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Every Christmastime, the high school I attended in Indiana would present a holiday concert in which the student choir would sing the Hallelujah Chorus from George Frideric Handel’s Messiah, which includes these glorious, biblical words: “And He shall reign forever and ever.” The Scripture Mr. Handel was referring to is this: “Then the seventh angel blew his trumpet, and there were loud voices in heaven, saying, ‘The kingdom of the world has become the kingdom of our Lord and of his Christ, and he shall reign forever and ever’” (Revelation 11:15). 1 This is not just a New Testament idea, however. Here is the last line of the Song of Moses after the Lord God Almighty had delivered His people from bondage in Egypt: “The LORD will reign forever and ever” (Exodus 15:18).

The Lord God Almighty has always reigned, since before the foundations of the world. He has never ceased reigning and never will. We just don’t realize it.

The other day, this very thought about Jesus reigning forever and ever buzzed through my mind—or soul or spirit or all three—wherever and however thoughts about God buzz through. After this it occurred to me that I will be part of that. I will be with Him and the saints as He reigns forever and ever. Let’s pause here for a moment, because the meaning of “forever and ever” can easily lose the weight of its significance to us. The issue Christians face is that we really don’t have much of an idea what is included in that “forever and ever.” We already are incapable of thinking how long a million years is, much less eternity, where time doesn’t even exist. So, we just say “amen” and move on. Nothing wrong with that amen whatsoever.

However, the idea of eternity keeps nagging at us. It seems to be a universal experience that as people age, they begin to realize the transitory nature of life on earth. The Scriptural understanding about our frail impermanence becomes more real. Its brevity stands in wondrous contrast to a life that doesn’t end in the heavenly kingdom with Jesus and the saints.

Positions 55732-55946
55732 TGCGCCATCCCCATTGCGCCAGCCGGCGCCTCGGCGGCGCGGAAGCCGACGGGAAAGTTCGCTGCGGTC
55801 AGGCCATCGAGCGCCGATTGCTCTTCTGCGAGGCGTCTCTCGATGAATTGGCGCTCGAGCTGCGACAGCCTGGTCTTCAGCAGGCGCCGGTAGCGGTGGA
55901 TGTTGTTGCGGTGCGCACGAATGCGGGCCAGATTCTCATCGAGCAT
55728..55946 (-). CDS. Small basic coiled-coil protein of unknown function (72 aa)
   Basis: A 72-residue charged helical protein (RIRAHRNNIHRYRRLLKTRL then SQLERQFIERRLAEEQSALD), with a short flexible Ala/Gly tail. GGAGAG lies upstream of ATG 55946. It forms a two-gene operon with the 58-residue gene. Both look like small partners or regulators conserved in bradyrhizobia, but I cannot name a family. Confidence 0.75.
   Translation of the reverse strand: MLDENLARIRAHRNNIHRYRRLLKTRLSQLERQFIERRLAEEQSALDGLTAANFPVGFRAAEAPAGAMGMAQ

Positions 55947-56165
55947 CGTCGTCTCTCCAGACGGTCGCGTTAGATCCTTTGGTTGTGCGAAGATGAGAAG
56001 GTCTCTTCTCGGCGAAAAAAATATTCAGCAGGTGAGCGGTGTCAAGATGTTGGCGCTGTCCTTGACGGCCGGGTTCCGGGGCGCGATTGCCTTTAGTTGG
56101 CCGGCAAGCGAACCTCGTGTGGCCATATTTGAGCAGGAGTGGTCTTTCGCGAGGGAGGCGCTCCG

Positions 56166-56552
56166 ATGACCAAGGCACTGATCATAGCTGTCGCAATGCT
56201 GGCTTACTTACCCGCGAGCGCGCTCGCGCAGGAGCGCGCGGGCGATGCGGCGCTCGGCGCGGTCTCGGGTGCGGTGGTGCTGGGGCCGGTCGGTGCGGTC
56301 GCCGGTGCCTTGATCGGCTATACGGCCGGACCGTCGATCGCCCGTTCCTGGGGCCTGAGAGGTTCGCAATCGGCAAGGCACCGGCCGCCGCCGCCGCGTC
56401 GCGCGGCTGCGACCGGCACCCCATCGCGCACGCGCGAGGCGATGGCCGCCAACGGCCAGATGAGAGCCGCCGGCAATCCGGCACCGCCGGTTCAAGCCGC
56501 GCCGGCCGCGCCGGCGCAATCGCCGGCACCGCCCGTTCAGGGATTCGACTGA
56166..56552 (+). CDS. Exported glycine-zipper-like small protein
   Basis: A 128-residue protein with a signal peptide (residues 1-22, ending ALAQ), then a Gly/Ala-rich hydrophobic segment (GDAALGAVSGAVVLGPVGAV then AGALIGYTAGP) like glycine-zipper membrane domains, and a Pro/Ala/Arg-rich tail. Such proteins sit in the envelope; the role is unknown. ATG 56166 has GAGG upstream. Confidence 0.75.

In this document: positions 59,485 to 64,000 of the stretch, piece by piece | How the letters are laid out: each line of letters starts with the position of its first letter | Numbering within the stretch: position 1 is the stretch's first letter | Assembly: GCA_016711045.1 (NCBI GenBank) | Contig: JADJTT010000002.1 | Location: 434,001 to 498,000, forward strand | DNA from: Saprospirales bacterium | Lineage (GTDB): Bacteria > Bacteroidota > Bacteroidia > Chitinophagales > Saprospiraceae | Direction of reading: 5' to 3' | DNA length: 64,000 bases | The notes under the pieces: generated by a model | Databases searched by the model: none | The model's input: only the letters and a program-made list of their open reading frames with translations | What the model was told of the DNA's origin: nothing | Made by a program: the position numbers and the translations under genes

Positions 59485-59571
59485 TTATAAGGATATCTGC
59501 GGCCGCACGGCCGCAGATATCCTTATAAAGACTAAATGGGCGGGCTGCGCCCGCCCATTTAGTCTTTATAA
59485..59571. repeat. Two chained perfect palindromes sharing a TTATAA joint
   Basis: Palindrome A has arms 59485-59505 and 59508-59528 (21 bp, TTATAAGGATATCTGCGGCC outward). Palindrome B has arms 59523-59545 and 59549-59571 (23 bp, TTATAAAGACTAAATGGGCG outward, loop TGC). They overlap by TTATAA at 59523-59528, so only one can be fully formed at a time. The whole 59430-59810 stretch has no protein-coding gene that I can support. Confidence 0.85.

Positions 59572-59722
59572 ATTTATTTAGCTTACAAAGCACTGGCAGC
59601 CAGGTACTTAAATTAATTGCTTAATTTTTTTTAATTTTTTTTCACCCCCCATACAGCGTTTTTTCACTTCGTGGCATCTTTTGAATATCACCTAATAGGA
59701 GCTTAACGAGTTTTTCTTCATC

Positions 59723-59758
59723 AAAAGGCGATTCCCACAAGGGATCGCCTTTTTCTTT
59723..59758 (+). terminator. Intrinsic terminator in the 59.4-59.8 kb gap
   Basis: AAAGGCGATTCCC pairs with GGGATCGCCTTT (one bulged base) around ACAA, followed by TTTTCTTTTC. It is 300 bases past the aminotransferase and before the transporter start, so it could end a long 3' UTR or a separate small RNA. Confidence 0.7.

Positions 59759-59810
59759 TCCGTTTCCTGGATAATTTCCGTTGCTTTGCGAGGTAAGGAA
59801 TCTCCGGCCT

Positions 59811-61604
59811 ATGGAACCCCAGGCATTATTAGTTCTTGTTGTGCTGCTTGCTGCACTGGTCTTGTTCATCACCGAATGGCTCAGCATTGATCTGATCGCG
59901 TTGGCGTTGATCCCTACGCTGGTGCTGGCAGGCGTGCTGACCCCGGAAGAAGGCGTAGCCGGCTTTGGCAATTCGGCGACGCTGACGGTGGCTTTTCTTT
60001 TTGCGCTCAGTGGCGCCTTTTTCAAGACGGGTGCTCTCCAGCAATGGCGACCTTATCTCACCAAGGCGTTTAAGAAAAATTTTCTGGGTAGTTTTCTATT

What will that life be like? It’s easy, using our fallen human minds, to think, “It will be boring. Who wants to worship God all the time?” We should be careful to avoid thinking this way. Consider this passage:

“And the four living creatures, each of them with six wings, are full of eyes all around and within, and day and night they never cease to say, ‘Holy, holy, holy, is the Lord God Almighty, who was and is and is to come!’ And whenever the living creatures give glory and honor and thanks to him who is seated on the throne, who lives forever and ever, the twenty-four elders fall down before him who is seated on the throne and worship him who lives forever and ever” (Revelation 4:8–10a).

Perhaps we might arrogantly think that the living creatures and the twenty-four elders are slaves who either have no choice or simply automatons like those Halloween houses where scary characters continually pop out of the walls to frighten people. No, it is the glorious presence of the Lord God Almighty that causes them to behave this way. We should ask ourselves what we would do if we were in His presence. Check out the Scripture to discover how those who did encounter Him responded.

However, we are not told that the saints will do nothing but worship Jesus “all the time.” Of the saints, Revelation 22:4–5 says, “They will see his face, and his name will be on their foreheads. And night will be no more. They will need no light of lamp or sun, for the Lord God will be their light, and they will reign forever and ever.”

“They will reign forever and ever.” Hmm. That sounds familiar. Jesus shall reign forever and ever. We will reign with Him forever and ever.

But reign over what?

Well, for one thing, we will be doing this: “Or do you not know that the saints will judge the world?” (1 Corinthians 6:2a). “Do you not know that we are to judge angels?” (1 Corinthians 6:3a).

What will that look like? We are not told. However, we should keep in mind that the inheritance of the heavenly kingdom is the third land promise the Lord made. The first was to Adam, the second to Abraham, and the third to the saints, to inherit the earth (Matthew 5:5) and a kingdom (Matthew 25:34). We should keep in mind that the Lord brought victory over adversaries in bringing His people into the land of promise. The inhabitants were judged and destroyed by the Lord. So, what will inheriting this third land promise look like?

I have no idea. But it will be just. And glorious.

1All Scripture quotations are from The Holy Bible: English Standard Version. (2016). Wheaton, IL: Crossway Bibles.

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